In the Press
Thursday, October 14, 2021Congress Itself Should Prosecute Those It Charges With Contempt — A Commentary by Stephen L. Carter ’79 Bloomberg
Thursday, October 14, 2021Stephen Breyer’s Supreme Delusions The New Republic
Thursday, October 14, 2021America as a “Shining City on a Hill”—and Other Myths to Die By — A Commentary by Gregg Gonsalves The Nation
Saturday, October 9, 2021Beside Classrooms, Americans Have Learned About Democracy at the Movies NPR
Sunday, July 1, 2012
Shirley Adelson Siegel ’41—A New Experience at the End of Her Career
It was back in the 1970s, while Shirley Adelson Siegel ’41 was on the Board of the Alumni Association of Yale Law School, that then-President Gerald Ford ’41 was invited back to speak at the school. President Ford went around the room, greeting people and shaking hands, with photographers snapping away. But when he reached Shirley Siegel the president stopped and pointed:
“Oh, the girl in the class.”
Siegel, then Shirley Adelson, was, indeed, the only woman to graduate with the Yale Law School Class of 1941 and broke through her share of glass ceilings throughout her career. But Siegel’s law career put her at the forefront of many firsts in the fields of civil rights and housing rights—gender notwithstanding.
Volunteering with the American Civil Liberties Union, she was involved in the Supreme Court case against Japanese internment camps of the early 1940s. In 1945 she became Executive Director of the New York Citizens Housing Council. In 1959 she headed the New York State Attorney General’s first Civil Rights Bureau. She wrote the pioneering work, The Law of Open Space, and was Solicitor General in New York State from 1979 until 1982.
Though lauded by others as a trailblazer for women in law—she was interviewed in 2006 and 2007 by the American Bar Association’s Commission on Women in the Profession for an oral history project— Siegel has never viewed nor painted herself in such a light.
“I’m sure it has been difficult for many women lawyers to get established in the profession because of their gender, but in general— apart from the shock of being denied any pregnancy leave, before this was mandatory—being a woman was certainly not a limiting factor for me,” said Siegel. “I didn’t feel held back at any time. I had some advantages. I came from Yale, I was on the board of The Yale Law Journal, I secured a job at a respectable law firm. . . . These were the things that launched your career, there’s no question.”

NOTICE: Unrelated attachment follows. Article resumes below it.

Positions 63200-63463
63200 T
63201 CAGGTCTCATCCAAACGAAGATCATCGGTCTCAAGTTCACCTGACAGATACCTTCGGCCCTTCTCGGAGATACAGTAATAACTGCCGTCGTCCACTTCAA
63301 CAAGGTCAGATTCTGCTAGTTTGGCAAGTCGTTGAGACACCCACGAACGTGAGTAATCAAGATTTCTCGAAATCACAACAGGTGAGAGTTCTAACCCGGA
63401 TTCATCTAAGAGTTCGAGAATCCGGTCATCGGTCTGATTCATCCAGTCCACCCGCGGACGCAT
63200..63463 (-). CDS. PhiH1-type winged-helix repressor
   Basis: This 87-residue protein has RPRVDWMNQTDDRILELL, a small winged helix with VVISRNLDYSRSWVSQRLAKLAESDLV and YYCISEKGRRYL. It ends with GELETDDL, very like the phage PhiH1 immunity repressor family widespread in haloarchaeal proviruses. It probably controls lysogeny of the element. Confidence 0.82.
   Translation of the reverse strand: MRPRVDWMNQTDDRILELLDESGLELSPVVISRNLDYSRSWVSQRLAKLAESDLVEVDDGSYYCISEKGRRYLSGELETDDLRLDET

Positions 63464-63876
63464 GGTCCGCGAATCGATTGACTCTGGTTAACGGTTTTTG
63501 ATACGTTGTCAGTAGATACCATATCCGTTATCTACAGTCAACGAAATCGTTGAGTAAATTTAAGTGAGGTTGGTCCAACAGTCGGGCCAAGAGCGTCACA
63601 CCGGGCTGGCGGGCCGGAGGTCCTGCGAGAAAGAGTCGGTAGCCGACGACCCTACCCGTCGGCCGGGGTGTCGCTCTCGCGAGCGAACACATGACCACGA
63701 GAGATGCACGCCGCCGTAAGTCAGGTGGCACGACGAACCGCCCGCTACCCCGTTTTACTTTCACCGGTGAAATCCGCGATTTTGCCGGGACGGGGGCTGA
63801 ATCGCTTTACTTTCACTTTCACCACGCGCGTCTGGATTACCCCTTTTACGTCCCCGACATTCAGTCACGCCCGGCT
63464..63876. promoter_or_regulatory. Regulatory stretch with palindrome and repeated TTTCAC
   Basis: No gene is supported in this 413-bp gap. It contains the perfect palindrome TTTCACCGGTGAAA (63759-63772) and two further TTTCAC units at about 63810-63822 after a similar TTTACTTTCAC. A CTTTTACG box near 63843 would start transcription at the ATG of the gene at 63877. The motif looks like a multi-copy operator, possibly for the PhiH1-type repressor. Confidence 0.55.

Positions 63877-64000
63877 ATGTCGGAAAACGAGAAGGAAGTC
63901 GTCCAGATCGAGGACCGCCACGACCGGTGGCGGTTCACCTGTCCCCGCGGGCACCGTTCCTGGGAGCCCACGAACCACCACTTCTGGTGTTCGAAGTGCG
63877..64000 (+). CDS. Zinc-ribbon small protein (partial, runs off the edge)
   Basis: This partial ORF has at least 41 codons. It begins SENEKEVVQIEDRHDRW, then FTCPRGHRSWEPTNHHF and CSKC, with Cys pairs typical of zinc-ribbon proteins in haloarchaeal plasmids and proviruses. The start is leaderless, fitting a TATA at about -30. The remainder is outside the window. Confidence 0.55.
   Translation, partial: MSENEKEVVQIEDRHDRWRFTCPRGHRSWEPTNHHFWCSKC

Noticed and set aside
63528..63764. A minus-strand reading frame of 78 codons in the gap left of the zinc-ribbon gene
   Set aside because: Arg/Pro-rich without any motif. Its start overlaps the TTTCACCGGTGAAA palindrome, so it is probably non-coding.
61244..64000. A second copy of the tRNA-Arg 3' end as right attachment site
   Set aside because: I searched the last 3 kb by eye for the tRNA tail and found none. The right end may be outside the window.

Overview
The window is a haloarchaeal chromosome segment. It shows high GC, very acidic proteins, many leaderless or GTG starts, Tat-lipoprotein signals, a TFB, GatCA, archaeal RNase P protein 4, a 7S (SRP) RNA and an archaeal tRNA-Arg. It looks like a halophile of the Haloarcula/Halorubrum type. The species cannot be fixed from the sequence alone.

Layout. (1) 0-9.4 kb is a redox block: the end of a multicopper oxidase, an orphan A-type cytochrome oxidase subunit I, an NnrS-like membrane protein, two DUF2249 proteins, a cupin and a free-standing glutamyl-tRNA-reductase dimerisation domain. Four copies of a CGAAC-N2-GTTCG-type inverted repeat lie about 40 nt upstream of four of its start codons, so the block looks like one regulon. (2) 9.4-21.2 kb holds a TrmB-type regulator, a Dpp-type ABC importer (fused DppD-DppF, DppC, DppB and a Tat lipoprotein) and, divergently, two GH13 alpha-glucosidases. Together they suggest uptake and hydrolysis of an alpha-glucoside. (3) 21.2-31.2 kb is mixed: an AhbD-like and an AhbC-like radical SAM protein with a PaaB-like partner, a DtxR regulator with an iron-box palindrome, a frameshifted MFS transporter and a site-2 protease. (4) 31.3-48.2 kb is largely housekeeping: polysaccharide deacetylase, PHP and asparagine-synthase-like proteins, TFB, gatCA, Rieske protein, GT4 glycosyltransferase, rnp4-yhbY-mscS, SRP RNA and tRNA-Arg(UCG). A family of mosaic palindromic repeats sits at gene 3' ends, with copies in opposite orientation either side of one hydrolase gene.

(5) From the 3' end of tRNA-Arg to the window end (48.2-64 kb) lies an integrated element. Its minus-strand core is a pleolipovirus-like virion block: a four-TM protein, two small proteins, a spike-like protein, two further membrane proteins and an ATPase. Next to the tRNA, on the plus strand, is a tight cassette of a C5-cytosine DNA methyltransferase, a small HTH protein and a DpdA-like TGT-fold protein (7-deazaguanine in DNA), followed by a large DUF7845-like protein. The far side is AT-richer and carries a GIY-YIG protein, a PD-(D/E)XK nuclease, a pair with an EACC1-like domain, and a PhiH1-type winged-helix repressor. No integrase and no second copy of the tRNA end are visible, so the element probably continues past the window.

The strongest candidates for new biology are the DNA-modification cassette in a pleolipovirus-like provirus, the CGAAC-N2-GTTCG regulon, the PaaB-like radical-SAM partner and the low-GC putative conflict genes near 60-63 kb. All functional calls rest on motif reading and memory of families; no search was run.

She was born July 3, 1918, in the Bronx, N.Y., to immigrant parents. The seed of her lifelong interest in housing issues was planted while a junior at Columbia University’s Barnard College. Through a New Deal program known as the National Youth Administration, Siegel was interned with a newly formed organization called the New York Legislative Service, where she was assigned to the field of housing.
“I became a very enthusiastic supporter of housing programs, and I then modified my career objective accordingly,” she said in the oral history. “I was going to be a lawyer but I was going to pursue my interests in slum clearance, public housing, and housing-related subjects, such as planning.”
Her professors at Yale Law School quickly saw and supported Siegel’s dedication to housing and planning issues. Professor Myres S. McDougal ’31 jsd even initiated a seminar on the topic, knowing “he would have at least one student,” she said.
Upon hearing Siegel was having trouble finding a job after graduation, Professor Arthur L. Corbin, of Corbin on Contracts fame, wrote a letter encouraging potential employers to look beyond her gender. “She is one of the best in industry, in mental power and in personality. Anyone who employs her in legal work will have reason to be thankful to us,” he wrote.
Siegel took a post with Proskauer, Rose & Paskus as that firm’s first female lawyer. However, she also spent evenings and weekends volunteering for the American Civil Liberties Union and on housing issues for the Citizens Housing Council and others. There was a multitude of volunteer activities for someone interested in public interest law at that time, she says, as most lawyers of that day were not headed in that direction.
She pursued these aspirations in various ways. Then in 1959 she was asked by the New York State Attorney General to organize a civil rights bureau, where she began by taking on the local labor unions on the issue of equal rights to apprenticeship opportunities. “Being the head of that bureau in such times, anything you touched was in need of doing, so that you took one great step forward after another,” she said.
At 92, Siegel finds her law career still evolving. Two years ago she approached the New York City Bar Justice Center looking to do some pro bono work and found the Lawyers Foreclosure Network, which provides legal assistance to low-income homeowners facing foreclosure, with the goal of keeping people in their homes.
“It’s a different kind of law practice, representing individuals,” she said. “It has made me identify closely with individuals affected by foreclosure proceedings.
“So here I am at the very end of my career with a new kind of experience.”